Is that a fireplace or are you just glad to see me?

In late 1990 Manhattan Homes Inc. was contacted by an attorney for the estate of acclaimed artist Keith Haring who had died of AIDS related complications earlier that year. As many of you know, Mr. Haring, who started as a "subway artist", had become and remains a prominent figure in the international art scene, and an advocate for social issues as expressed through his work and the Keith Haring Foundation. His death was a great loss on many levels. (You can find an in-depth look at his life and work here).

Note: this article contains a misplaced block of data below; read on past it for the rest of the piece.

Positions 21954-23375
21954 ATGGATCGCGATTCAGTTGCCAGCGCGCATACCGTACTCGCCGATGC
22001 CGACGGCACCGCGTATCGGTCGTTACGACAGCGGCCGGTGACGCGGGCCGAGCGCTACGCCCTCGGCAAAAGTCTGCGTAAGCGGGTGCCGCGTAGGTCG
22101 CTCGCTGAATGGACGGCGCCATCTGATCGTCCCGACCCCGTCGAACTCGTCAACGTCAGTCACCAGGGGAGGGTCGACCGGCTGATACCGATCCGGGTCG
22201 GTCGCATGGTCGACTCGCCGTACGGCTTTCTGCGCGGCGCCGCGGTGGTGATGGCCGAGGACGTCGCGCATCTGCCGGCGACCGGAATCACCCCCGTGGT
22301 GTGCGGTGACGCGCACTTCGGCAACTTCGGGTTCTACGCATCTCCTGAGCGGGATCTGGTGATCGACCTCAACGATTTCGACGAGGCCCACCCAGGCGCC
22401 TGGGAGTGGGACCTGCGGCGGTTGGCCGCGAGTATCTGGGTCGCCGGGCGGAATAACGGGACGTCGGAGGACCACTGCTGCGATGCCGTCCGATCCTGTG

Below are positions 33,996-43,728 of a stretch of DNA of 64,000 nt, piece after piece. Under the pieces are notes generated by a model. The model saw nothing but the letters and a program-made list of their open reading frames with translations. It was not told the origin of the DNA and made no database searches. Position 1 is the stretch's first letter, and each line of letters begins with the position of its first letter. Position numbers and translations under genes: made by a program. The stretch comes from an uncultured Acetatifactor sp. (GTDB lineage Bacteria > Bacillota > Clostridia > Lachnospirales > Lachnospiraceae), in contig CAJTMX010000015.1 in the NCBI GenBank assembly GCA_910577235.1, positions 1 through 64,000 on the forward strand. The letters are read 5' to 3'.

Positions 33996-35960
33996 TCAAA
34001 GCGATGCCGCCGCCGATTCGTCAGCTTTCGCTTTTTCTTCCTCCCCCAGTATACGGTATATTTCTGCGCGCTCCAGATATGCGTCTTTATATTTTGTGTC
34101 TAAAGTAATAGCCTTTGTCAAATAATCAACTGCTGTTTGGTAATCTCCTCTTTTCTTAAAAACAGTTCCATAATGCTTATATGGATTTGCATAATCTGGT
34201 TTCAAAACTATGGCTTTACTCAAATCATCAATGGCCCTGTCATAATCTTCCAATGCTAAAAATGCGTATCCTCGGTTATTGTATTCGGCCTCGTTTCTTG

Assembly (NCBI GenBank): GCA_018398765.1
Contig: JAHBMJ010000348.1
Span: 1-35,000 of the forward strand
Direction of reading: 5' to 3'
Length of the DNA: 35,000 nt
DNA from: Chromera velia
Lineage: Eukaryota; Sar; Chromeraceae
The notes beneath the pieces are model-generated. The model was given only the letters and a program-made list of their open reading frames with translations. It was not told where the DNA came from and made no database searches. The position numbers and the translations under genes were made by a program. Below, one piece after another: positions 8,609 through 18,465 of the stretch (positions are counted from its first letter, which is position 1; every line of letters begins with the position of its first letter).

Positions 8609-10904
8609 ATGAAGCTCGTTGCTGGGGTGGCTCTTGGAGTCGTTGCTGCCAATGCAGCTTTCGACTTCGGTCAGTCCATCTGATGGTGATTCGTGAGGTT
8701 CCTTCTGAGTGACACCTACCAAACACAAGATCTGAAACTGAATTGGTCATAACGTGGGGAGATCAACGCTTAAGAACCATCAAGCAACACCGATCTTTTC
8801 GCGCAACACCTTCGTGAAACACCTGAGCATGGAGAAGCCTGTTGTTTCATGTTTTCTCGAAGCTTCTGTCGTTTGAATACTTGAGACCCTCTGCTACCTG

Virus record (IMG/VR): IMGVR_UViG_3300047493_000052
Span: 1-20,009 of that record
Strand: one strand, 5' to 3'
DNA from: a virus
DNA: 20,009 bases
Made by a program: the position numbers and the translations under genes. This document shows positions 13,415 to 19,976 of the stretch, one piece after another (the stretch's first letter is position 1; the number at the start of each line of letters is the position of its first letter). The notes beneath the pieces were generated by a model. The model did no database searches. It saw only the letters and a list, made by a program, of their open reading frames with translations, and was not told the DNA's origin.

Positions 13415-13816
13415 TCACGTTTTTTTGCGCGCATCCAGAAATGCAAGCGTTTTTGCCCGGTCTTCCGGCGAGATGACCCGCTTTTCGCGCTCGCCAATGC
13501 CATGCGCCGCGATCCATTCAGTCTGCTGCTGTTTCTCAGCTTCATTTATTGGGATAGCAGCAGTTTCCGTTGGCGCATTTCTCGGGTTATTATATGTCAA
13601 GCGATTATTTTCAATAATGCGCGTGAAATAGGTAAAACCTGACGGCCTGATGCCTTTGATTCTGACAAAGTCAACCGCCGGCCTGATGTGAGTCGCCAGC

Part of Mr. Haring's estate included an extraordinary Penthouse he had purchased just north of SoHo. It was a scissored duplex with a wonderful roof deck and a number of interesting upgrades made by the artist. One of the first people to see the apartment was a lovely woman working with my partner, James. She was an editor at Newsweek Magazine and no stranger to Mr. Haring's work, or for that matter, all things aesthetic (she would later go on to become Editor of Martha Stewart Living magazine). The improvements made by the artist were tasteful and well-crafted but one "improvement" was particularly personal in nature: the fireplace. The artist had decided to redo the mantel, legs and lintel of this fixture. After applying a composite he etched in numerous representations of what could most delicately be described as the body part exclusive to the male of our species, with each example surrounded by Haring's characteristic sunbeams. Our gal was unfazed and loved the apartment and a deal was struck. When it came time for the condo to be appraised a special issue arose. The unit had additional value because of its provenance, already a difficult factor to evaluate, but how could the appraiser incorporate the value of the fireplace? Mr. Haring's works now often sell north of $100,000, and this "sculpture" already had great value back then. The fireplace was part of the apartment and also part of the artist's body of work. The real estate appraiser was at a loss so our next call was to Christie's Auction House to come and make an appraisal. The final unit appraisal delivered to the bank contained 2 documents, the original appraiser's evaluation and stapled to that, the Christie's appraisal; and the loan was subsequently approved.

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